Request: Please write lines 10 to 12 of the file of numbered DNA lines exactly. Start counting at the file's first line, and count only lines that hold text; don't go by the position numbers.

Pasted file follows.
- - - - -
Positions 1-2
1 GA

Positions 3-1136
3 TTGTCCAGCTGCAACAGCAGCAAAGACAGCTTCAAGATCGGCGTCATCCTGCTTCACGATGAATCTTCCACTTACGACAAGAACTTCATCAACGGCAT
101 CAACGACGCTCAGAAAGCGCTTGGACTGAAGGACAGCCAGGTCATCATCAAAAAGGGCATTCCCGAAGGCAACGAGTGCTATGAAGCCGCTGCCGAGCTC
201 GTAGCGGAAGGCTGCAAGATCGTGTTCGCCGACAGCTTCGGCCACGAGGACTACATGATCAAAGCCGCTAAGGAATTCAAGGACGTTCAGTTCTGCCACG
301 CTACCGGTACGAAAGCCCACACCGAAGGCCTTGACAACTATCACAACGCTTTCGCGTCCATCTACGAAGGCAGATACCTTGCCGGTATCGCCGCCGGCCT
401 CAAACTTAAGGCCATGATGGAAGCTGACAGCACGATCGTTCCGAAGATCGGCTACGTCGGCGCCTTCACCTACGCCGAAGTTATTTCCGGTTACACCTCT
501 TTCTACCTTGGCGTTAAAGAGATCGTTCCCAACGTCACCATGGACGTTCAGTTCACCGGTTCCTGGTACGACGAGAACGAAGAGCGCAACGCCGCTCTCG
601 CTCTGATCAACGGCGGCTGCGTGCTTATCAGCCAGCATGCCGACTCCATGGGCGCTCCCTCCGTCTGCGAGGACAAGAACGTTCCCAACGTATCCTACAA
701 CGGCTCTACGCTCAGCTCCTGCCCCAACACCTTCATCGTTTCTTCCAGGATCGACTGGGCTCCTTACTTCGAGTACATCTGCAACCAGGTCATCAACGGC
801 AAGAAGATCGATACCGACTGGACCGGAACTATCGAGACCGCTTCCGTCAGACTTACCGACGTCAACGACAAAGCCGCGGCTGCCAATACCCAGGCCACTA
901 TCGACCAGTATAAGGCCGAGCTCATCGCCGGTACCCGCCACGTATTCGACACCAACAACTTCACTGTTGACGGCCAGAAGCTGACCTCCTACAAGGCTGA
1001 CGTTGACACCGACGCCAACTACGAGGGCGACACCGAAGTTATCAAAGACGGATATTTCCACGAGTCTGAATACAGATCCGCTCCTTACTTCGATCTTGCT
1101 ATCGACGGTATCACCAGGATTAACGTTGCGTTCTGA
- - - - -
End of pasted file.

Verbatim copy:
601 CTCTGATCAACGGCGGCTGCGTGCTTATCAGCCAGCATGCCGACTCCATGGGCGCTCCCTCCGTCTGCGAGGACAAGAACGTTCCCAACGTATCCTACAA
701 CGGCTCTACGCTCAGCTCCTGCCCCAACACCTTCATCGTTTCTTCCAGGATCGACTGGGCTCCTTACTTCGAGTACATCTGCAACCAGGTCATCAACGGC
801 AAGAAGATCGATACCGACTGGACCGGAACTATCGAGACCGCTTCCGTCAGACTTACCGACGTCAACGACAAAGCCGCGGCTGCCAATACCCAGGCCACTA